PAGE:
In any embodiment, deviation from the prescribed path could be indicated by a chance in frequency, a change in amplitude, or the introduction of noisy ET signals, or the like.

Referring to the Figures, one exemplary embodiment, of one ST-key ring is shown. Although the features of the ET-keyring for navigation purposes will be described with reference to the example embodiments shown in the drawings, it should be understood chat features can be embodied in many alternate forms. In addition, any suitable size, shape, or type of elements or materials could be used.

Referring now to FIGS. 1A and 1B, the ET-keyring is designated generally at 100 and is hereinafter referred to as “ET-keyring 100.” ET-keyring 100 comprises two magnetized surfaces (wheels) orientated in parallel and configured to be able to slide and/or rotate over each other. The two sliding/rotating magnetized surfaces comprise a first substrate or first plane 102 magnetically coupled to a second substrate or second plate 104 via one or more central magnets 106 that allow the first plate 102 to be rotatable relative to the second plate 104 about an axis 108. The first plate 102 and the second plate 104 each comprise a polymer or glass sheet, each plate 102, 111 being substantially unaffected by humid conditions or moisture on the interfacing surfaces of one plates 102, 104.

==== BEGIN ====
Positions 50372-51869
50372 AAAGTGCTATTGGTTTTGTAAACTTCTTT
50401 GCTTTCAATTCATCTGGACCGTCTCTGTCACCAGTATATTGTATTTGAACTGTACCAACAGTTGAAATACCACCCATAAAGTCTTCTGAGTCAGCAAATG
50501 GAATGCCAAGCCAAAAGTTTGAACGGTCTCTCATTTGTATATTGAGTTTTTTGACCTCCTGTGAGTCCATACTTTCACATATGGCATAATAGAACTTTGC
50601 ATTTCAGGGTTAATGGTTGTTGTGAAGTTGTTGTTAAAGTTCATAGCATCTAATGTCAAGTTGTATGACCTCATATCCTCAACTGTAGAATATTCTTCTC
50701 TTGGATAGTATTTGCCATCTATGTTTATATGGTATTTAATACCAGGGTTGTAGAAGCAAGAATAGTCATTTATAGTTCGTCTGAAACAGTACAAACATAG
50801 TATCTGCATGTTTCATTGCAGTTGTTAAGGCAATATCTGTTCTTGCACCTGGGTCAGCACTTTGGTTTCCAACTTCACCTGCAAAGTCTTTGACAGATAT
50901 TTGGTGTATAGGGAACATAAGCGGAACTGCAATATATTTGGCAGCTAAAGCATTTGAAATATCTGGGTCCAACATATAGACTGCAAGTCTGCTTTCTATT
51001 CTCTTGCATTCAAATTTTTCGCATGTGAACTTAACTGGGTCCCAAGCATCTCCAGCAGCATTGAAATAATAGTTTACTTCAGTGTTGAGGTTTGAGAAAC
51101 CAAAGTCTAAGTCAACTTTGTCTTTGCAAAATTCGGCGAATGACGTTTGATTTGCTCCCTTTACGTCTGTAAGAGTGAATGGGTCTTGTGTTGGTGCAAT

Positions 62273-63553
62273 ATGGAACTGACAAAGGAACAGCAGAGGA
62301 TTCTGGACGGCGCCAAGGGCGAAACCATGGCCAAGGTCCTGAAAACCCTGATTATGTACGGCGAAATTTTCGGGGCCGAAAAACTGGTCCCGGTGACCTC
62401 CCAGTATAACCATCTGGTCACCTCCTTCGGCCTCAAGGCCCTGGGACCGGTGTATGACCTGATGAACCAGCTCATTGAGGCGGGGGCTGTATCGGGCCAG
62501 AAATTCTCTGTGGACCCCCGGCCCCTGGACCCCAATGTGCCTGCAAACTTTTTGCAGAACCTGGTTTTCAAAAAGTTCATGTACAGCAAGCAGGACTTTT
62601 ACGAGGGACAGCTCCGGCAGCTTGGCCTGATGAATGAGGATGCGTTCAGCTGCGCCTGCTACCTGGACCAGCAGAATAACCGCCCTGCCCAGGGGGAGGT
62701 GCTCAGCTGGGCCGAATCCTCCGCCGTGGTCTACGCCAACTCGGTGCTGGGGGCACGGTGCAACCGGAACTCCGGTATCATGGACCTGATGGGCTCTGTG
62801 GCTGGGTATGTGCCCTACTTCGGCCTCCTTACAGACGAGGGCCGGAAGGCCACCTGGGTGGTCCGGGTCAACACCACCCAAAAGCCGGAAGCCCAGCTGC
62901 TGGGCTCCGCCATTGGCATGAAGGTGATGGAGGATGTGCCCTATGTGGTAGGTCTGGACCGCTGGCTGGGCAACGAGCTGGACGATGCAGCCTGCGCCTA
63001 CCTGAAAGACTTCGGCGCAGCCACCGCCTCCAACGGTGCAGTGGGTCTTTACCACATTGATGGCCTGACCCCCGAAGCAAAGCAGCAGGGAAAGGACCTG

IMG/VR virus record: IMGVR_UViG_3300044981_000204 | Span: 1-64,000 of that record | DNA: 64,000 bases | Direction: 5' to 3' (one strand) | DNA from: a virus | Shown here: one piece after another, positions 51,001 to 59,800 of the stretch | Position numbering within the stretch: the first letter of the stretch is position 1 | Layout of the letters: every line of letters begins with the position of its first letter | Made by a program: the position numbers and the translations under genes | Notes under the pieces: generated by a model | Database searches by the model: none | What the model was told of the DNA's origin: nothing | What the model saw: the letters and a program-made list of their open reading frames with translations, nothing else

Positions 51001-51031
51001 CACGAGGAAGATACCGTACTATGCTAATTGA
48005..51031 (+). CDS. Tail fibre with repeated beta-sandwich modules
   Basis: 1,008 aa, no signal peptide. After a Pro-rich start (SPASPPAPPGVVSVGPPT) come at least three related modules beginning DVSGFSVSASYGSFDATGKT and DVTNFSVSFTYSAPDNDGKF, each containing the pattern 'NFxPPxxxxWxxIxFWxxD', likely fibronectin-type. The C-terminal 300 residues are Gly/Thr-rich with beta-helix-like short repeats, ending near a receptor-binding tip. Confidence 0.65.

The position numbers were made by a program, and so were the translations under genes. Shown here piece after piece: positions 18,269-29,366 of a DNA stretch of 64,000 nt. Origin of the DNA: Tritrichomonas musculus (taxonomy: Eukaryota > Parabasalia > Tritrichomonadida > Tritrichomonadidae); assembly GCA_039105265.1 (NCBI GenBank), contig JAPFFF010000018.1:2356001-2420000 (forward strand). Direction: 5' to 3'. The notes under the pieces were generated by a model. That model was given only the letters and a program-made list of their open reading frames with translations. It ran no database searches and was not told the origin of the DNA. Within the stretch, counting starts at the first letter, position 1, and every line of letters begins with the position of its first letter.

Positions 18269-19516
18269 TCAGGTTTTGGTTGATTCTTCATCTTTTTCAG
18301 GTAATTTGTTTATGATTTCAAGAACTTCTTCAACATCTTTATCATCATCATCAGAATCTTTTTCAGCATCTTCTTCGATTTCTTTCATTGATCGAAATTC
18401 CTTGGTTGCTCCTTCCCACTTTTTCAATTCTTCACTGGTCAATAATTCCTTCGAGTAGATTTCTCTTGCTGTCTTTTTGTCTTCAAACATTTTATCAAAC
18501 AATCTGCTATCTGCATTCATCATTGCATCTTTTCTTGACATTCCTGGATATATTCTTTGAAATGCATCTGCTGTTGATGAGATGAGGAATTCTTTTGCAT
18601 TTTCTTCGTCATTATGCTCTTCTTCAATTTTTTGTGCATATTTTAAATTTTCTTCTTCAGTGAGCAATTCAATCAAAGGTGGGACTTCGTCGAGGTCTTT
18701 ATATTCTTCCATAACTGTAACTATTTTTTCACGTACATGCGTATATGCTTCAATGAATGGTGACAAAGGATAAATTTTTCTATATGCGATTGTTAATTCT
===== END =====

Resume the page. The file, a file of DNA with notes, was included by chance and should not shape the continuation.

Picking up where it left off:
Each place 102, 104 is rendered magnetic via a respective magnetic film 122, 124 disposed on opposing faces of each plate 102, 104. The magnetic films 122, 124 each comprise dispersed magnetic dots, optically transparent magnetic film, or the like. The two plates 102, 104 are kept together by a magnetic field which is implemented via the magnetic films 122, 124.

A thin film of dielectric material 110 is located between the plates 102, 104. The dielectric material 110 may be a lubricant that facilitates the sliding contact of the first plate 102 relative to the second plate 104. The surfaces of the plates 102, 104 facing the dielectric material 110 are each covered with a thin film of conductive material 120 such as indium tin oxide, graphene, graphene oxide, combinations of the foregoing materials, or the like. The conductive material 120 provides conducting layers (in sliding contact through the dielectric material 110) that together define a large-area capacitor.

As shown in FIG. 1A, in some exemplary embodiments an alignment marker 135 may be disposed on an edge of the second plate 104 that, when synced up with the mobile device, indicates a “forward” direction to the user.

Alternating signals on the conducting plates produce palpable haptic effects, which can then become the basis for means for interacting with a mobile device. In one exemplary embodiment, to provide the alternating signals, a contact 115 is coupled to an edge of the first plate 102, the contact 125 being in sliding communication with two resistor traces 125 extending around the edge of the second plate 102.

The act of sliding the first plate 102 over the second plate 104 while a voltage is applied to the two plates 102, 104 through the contact 115 triggers a signal via electrotactile feedback drive circuitry (ET-circuitry). The signal is responsive to a task being performed on the mobile device (e.g., navigation). As the first plate 102 is rotated relative to the second plate 101, the position of the contact 115 is varied along the resistor traces 125, thereby changing the voltage and resistance values and providing for an ET feedback chat indicates the user is on (or off) the calculated path.